CHARLOTTE — The 2022 ACC Football Kickoff — the conference’s annual media days event — wrapped on Thursday, and while off-field topics like conference realignment, revenue, NIL and more seemed to take up a ton of oxygen, the biggest on- field storyline for the conference centers around the sport’s most important position. While the future of college athletics might draw some concern, focus on the now and the ACC can take pride in being the conference of quarterbacks in 2022.
There is no conference in college football that has the depth of proven quarterback options like the ACC, and the league’s top-tier of signal callers is loaded with too many options to easily sort out on a preseason awards ballot. Ten of the league’s 14 teams return quarterbacks with starting experience, and two more have ongoing battles that include transfers with starting experience from another school. Look up and down the ACC standings and there’s plenty of questions heading into the 2022 season, but there aren’t many programs that have unknowns — or even concerns — at the quarterback position.
“I have never seen it,” NC State coach Dave Doeren said when asked about the depth at the quarterback position. “As a head coach in this league where all the seven coaches in the Atlantic had all their starting quarterbacks returning, I think you’re going to see a slugfest.”
Doeren, who has one of the best quarterbacks in the conference with Devin Leary and a team expected to compete for an ACC championship, knows there won’t be a single game on the Wolfpack’s league schedule where they won’t have to worry about the quarterback on the other side.
“Every time you go out there, you have got to earn a victory. And if you are playing a team whose quarterback is not savvy and doesn’t have experience and yours is, you have a great advantage,” he added. “We don’t have that in any game as far as playing against a nonstarter.”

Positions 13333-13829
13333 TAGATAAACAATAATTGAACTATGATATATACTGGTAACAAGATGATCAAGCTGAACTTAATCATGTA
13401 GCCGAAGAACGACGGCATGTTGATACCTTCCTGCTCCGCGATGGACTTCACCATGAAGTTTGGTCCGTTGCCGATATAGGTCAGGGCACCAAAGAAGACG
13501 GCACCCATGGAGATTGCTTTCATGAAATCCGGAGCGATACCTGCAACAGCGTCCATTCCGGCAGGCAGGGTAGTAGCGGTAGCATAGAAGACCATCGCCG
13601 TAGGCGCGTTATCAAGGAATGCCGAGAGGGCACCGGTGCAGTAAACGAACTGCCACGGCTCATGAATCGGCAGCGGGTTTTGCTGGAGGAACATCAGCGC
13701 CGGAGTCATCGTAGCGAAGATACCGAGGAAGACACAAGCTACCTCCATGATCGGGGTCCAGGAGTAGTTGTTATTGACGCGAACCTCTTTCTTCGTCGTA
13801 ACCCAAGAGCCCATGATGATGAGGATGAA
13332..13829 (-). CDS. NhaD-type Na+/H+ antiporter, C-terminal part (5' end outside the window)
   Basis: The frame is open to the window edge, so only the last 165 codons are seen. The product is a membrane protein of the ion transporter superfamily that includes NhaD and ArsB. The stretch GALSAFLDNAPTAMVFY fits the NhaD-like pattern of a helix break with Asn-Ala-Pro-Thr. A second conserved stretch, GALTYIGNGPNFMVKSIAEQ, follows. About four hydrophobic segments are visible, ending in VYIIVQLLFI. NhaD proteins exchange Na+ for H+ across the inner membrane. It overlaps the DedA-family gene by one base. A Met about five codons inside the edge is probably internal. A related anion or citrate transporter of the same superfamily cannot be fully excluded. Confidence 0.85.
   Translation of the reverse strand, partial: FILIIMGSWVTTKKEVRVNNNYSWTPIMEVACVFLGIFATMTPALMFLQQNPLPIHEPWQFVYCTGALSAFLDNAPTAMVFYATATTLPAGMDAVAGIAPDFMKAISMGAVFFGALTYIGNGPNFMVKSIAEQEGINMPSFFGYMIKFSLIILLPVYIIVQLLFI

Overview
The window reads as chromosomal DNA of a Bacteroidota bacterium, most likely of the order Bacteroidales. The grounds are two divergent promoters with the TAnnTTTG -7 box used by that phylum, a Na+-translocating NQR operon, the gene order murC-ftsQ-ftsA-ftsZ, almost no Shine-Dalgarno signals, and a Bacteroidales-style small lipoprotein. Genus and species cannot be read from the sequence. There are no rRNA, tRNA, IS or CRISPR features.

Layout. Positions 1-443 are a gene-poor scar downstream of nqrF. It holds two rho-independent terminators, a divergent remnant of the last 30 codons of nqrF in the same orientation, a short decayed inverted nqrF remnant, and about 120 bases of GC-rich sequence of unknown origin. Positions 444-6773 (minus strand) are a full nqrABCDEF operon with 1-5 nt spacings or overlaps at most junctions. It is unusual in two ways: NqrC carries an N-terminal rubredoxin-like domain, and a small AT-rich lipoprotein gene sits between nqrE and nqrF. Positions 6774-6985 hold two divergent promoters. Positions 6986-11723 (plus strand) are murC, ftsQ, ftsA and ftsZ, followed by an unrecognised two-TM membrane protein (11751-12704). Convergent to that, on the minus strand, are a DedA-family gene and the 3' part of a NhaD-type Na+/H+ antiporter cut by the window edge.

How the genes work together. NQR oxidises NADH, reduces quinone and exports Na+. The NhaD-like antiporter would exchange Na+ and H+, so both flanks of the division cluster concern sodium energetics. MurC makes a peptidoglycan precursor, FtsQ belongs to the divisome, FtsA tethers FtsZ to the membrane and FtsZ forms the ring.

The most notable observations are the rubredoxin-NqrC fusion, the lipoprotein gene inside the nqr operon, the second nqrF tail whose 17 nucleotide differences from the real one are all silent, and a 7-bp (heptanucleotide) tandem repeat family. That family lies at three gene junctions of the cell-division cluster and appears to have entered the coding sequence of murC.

The ACC is not going to have this QB1 advantage over the rest of the sport every season, but the lineup in 2022 comes at a time when the conference has been able to boast about the success of its quarterbacks at the next level as well. There were 10 different quarterbacks from ACC schools who started at least one game in the 2021 NFL season, the most of any conference. Only two quarterbacks were drafted in the 2022 NFL Draft (Kenny Pickett and Sam Howell), but that number is almost certain to double — or triple — after this season, even in what’s projected a great draft class for quarterbacks.
So let’s break down exactly where each ACC school is at regarding the quarterbacks, separating the league into tiers and starting with that crowded group at the top. Any one of these seven options could finish the season with an argument as the best quarterback in the conference, and each faces different circumstances and expectations for what it will take to get there.
Tier I: Returning starter with star power
NC State — Devin Leary: My vote for QB1 heading into the season is Leary, and that’s based not only on his production from 2021 but the expectations for him taking the next step in 2022. Leary had 35 touchdowns to just five interceptions last season, was excellent on third down and in the red zone and with another year in Tim Beck’s system has started to unlock that next level of expertise as the leader of the offense.
Miami — Tyler Van Dyke: The ACC Rookie of the Year threw for more touchdowns (25) than half of the league’s quarterbacks and he didn’t even take over the starting job until late September. He also finished the season with six straight games of at least 300 yards passing and three touchdowns, the first Power Five quarterback to record such a streak since Joe Burrow’s Heisman Trophy campaign in 2019.
Clemson — DJ Uiagalelei: Arguably the highest ceiling of any ACC quarterback can be found at Clemson, where Uiagalelei looks to bounce back from a disappointing sophomore campaign. His nine touchdowns to 10 interceptions and ACC-worst passer rating showed what the floor can be, but after dropping significant weight and working on his mechanics this offseason, there’s a potential that he reaches those same heights we saw during his two stellar starts stepping in for Trevor Lawrence as a freshman in 2020.
Virginia — Brennan Armstrong: Virginia had one of the most unique offenses in the ACC last season, but a coaching change has led to a scheme change, and there’s some intrigue into what to expect from the Wahoos on that side of the ball in 2022. First-year coach Tony Elliott inherits a great situation with Armstrong at quarterback and one of the better wide receiver rooms in the ACC. Armstrong threw for more than 400 yards per game last season and threw more passes per game than anyone in the conference, so while the coaching change might bring more balance to the offense, there’s no question that the senior quarterback is capable of lighting up opposing defenses .